5 Tips to Better Bluebell Photos

Bluebell Photos

The wait is over  and the famous flowers synonymous with Spring are erupting in a woodland near you! Bluebells are an iconic symbol of Spring, they’re a sign that warmer (if not drier!) days aren’t too far away.

These unique flowers are as common as they are widespread, yet their fleeting appearance makes them very alluring. The chances are you won’t have to travel too far to experience this seasonal spectacle for yourself. Experiencing and photographing such magical scenes however are two very different things.

I meet a lot of people who feel they struggle to capture the magic of scenes like a Bluebell Woods. As a photowalk guide at www.walkingphotographertours.com I love sharing photography tips and helping people to get better photos from their cameras. That’s why I’ve put together five simple ways to improve your photos of this year’s Bluebells.

Bluebells front

1. Change your angle of approach: When you see something you want to photograph do you simply stop and lift the camera in front of your eyes? If so, it’s time to stop. To take a great photo you need to work at it. Before you even take a photo, assess the scene in front of you, think about which angle holds the best view. Consider getting eye-level with the flowers you are photographing. Just by lowering the point of view can really add impact and drama to your shot.

Bluebells light

2. Use the light: Here’s a tip; if you ever talk to a keen photographer don’t mention “the light”! Photographers will, can and do talk for hours and hours about the subject and you’ll never get that time back! That said, light is an important consideration though when taking a picture. There’s no “right or “wrong” light but different light has the power to profoundly change the nature of a photograph. Bright sunshine will give you strong highlights, dramatic shadows and bold colours, while an overcast day will give you more softer and delicate colours.

Bluebells background

3. Consider the background: When you’re looking at something as splendid and exciting as Bluebells it’s very easy to forget what’s happening in the background. Unfortunately as soon as a photo is printed or enlarged on a screen, those background blunders can appear painfully obvious. It could be another keen snapper creeping into the shot or an obstructive tree branch. Remember to look at everything within the viewfinder/screen and use your angle of approach to avoid any distracting elements.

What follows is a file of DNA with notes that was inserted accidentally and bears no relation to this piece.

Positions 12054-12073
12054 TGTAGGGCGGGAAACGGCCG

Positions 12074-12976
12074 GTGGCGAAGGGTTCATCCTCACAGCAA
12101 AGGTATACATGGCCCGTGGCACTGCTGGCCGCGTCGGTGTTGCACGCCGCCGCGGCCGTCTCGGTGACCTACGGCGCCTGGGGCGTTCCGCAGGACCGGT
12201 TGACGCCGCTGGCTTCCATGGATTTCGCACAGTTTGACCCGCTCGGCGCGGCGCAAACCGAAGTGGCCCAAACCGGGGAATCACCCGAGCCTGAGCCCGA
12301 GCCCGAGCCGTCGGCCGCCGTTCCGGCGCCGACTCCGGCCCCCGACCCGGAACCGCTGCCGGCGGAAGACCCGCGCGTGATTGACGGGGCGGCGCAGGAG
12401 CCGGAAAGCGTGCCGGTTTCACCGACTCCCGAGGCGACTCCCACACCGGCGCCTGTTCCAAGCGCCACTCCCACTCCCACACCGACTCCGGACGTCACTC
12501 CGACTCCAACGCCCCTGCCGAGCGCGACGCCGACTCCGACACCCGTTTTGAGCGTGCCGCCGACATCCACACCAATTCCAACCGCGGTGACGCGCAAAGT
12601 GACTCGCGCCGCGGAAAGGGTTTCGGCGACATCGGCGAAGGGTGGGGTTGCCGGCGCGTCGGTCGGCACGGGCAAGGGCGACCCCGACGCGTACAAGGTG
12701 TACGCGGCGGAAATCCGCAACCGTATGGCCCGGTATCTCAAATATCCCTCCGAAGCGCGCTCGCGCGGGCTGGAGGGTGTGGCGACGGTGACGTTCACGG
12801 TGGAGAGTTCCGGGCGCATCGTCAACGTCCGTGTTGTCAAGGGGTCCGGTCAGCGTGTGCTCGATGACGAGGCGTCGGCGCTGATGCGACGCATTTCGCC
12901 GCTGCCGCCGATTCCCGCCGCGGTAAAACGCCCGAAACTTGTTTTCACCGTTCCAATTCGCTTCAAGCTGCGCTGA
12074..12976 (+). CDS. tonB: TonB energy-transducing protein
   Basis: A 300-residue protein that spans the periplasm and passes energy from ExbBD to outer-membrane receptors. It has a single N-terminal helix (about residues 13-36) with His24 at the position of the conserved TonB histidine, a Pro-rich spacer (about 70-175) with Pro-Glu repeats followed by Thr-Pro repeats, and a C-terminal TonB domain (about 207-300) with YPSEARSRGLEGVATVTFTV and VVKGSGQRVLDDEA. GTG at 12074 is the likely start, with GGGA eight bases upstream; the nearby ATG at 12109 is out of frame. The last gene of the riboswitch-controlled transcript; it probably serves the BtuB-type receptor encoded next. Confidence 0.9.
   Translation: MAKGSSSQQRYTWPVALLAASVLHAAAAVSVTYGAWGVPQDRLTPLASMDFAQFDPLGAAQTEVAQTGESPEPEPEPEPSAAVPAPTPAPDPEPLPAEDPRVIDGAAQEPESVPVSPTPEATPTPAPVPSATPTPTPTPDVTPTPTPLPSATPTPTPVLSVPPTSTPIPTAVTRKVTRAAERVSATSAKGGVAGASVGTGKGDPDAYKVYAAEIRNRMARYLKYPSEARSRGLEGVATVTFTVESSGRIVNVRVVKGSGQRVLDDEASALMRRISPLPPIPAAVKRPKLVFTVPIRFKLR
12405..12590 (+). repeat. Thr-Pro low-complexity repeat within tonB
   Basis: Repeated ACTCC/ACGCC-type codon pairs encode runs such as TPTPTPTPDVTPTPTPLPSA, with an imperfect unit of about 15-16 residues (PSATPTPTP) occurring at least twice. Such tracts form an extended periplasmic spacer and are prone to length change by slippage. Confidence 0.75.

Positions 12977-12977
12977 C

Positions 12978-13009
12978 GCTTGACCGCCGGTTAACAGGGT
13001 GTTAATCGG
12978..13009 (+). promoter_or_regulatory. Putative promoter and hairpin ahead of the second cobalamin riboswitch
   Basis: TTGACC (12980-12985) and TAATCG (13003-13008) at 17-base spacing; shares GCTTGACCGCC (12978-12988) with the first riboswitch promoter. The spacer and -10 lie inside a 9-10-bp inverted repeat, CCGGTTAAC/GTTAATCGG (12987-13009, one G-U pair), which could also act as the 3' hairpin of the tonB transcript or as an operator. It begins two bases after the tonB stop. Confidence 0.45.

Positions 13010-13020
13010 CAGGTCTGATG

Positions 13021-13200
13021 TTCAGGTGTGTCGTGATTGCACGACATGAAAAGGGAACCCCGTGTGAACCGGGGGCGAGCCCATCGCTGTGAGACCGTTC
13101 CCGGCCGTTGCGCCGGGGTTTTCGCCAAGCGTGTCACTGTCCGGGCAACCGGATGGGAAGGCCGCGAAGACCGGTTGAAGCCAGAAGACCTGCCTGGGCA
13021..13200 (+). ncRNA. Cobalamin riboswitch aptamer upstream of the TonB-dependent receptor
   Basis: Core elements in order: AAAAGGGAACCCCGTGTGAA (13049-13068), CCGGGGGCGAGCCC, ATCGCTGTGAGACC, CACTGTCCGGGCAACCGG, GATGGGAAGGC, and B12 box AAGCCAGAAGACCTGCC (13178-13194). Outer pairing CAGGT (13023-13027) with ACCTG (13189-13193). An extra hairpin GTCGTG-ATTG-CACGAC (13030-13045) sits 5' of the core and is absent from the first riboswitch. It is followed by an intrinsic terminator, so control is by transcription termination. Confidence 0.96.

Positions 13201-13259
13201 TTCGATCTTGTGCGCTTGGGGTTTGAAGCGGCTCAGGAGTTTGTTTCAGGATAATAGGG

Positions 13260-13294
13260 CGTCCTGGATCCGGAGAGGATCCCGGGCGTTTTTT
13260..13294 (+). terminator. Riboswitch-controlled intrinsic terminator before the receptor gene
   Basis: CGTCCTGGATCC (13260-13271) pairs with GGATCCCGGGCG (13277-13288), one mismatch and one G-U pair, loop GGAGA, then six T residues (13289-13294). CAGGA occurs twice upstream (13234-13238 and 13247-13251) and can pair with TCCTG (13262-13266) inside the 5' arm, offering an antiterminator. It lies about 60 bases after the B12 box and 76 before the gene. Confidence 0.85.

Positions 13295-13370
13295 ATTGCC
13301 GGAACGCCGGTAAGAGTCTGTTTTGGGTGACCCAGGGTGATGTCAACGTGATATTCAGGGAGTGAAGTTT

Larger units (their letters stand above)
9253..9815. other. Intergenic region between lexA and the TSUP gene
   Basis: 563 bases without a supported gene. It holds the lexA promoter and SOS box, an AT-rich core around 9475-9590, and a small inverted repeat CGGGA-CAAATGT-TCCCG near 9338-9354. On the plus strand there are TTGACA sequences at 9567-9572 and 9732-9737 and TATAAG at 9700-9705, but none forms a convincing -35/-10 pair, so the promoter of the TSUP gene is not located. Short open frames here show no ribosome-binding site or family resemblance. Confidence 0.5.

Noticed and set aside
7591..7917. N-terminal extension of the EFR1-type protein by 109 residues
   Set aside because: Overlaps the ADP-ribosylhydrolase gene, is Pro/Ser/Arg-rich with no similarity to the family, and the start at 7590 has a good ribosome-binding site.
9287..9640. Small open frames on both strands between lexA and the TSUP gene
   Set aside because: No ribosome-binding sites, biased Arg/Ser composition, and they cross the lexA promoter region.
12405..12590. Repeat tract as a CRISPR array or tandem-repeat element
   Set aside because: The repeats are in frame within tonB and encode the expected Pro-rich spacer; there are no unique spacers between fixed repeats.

Bluebells

4. Keep it simple: Simple compositions can often be extremely powerful and effective. One way to create a simpler photo is to get closer to what you’re photographing. Background blur can also help create an effective composition. A simple way of increasing background blur is to zoom-in closer to your subject and choose an angle of approach that maximises the distance between your subject and the background.

Bluebells

5. See Bluebells in a new light: Early starts can be painful but I have genuinely never regretted an early start, even the rainy ones! Experiencing a Bluebell Woods at first light really does reveal its true splendour. Not only is the quality of light more unique, but the woods are quieter, wildlife is more visible and you’re not having to compete with the world and its dog stepping into your shot!

 

I hope you find these tips useful and that they inspire you to get out and photograph your local woods this Spring. If you’re not sure where to find Bluebells near you, organisations like the National Trust, Wildlife Trust and Woodland Trust are good places to start.

 

 

These tips were written by Rich Bunce Walking Photographer. Rich guides a number photo walks throughout the year. He will leading a Bluebell Woods Photo Walk in a woodland near Ilkley on 7th May. Please visit http://www.walkingphotographertours.com/photo-walk-bluebell-woods.php for more information.